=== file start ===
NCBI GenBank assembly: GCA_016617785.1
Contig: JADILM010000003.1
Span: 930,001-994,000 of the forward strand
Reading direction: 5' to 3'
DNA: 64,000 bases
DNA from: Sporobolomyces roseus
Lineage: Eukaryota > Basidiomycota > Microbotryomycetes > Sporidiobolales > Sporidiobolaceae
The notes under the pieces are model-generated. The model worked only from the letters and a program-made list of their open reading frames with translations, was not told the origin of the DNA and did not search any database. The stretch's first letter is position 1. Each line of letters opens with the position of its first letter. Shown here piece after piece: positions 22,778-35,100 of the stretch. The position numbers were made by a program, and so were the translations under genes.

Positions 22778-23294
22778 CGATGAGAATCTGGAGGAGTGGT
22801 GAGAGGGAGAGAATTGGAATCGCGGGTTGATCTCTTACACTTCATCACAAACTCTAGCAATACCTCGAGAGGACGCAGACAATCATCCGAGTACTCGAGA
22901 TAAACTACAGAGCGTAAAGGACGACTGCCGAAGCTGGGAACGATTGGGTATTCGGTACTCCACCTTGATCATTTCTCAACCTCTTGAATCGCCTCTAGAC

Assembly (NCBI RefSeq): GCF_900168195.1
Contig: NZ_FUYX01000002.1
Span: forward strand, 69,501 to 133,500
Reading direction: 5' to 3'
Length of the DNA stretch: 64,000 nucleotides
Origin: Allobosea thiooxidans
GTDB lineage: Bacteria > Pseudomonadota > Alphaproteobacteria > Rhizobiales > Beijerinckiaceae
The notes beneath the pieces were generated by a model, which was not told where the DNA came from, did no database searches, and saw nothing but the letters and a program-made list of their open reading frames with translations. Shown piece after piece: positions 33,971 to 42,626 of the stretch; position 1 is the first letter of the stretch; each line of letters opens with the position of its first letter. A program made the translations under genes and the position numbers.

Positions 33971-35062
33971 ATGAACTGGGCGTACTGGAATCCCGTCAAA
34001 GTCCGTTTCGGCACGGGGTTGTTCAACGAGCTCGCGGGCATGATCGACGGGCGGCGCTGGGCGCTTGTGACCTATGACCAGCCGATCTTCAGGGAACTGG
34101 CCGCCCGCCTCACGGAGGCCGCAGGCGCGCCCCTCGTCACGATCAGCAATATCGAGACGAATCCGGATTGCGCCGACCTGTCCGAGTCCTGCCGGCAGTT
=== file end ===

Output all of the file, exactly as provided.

NCBI GenBank assembly: GCA_016617785.1
Contig: JADILM010000003.1
Span: 930,001-994,000 of the forward strand
Reading direction: 5' to 3'
DNA: 64,000 bases
DNA from: Sporobolomyces roseus
Lineage: Eukaryota > Basidiomycota > Microbotryomycetes > Sporidiobolales > Sporidiobolaceae
The notes under the pieces are model-generated. The model worked only from the letters and a program-made list of their open reading frames with translations, was not told the origin of the DNA and did not search any database. The stretch's first letter is position 1. Each line of letters opens with the position of its first letter. Shown here piece after piece: positions 22,778-35,100 of the stretch. The position numbers were made by a program, and so were the translations under genes.

Positions 22778-23294
22778 CGATGAGAATCTGGAGGAGTGGT
22801 GAGAGGGAGAGAATTGGAATCGCGGGTTGATCTCTTACACTTCATCACAAACTCTAGCAATACCTCGAGAGGACGCAGACAATCATCCGAGTACTCGAGA
22901 TAAACTACAGAGCGTAAAGGACGACTGCCGAAGCTGGGAACGATTGGGTATTCGGTACTCCACCTTGATCATTTCTCAACCTCTTGAATCGCCTCTAGAC

Assembly (NCBI RefSeq): GCF_900168195.1
Contig: NZ_FUYX01000002.1
Span: forward strand, 69,501 to 133,500
Reading direction: 5' to 3'
Length of the DNA stretch: 64,000 nucleotides
Origin: Allobosea thiooxidans
GTDB lineage: Bacteria > Pseudomonadota > Alphaproteobacteria > Rhizobiales > Beijerinckiaceae
The notes beneath the pieces were generated by a model, which was not told where the DNA came from, did no database searches, and saw nothing but the letters and a program-made list of their open reading frames with translations. Shown piece after piece: positions 33,971 to 42,626 of the stretch; position 1 is the first letter of the stretch; each line of letters opens with the position of its first letter. A program made the translations under genes and the position numbers.

Positions 33971-35062
33971 ATGAACTGGGCGTACTGGAATCCCGTCAAA
34001 GTCCGTTTCGGCACGGGGTTGTTCAACGAGCTCGCGGGCATGATCGACGGGCGGCGCTGGGCGCTTGTGACCTATGACCAGCCGATCTTCAGGGAACTGG
34101 CCGCCCGCCTCACGGAGGCCGCAGGCGCGCCCCTCGTCACGATCAGCAATATCGAGACGAATCCGGATTGCGCCGACCTGTCCGAGTCCTGCCGGCAGTT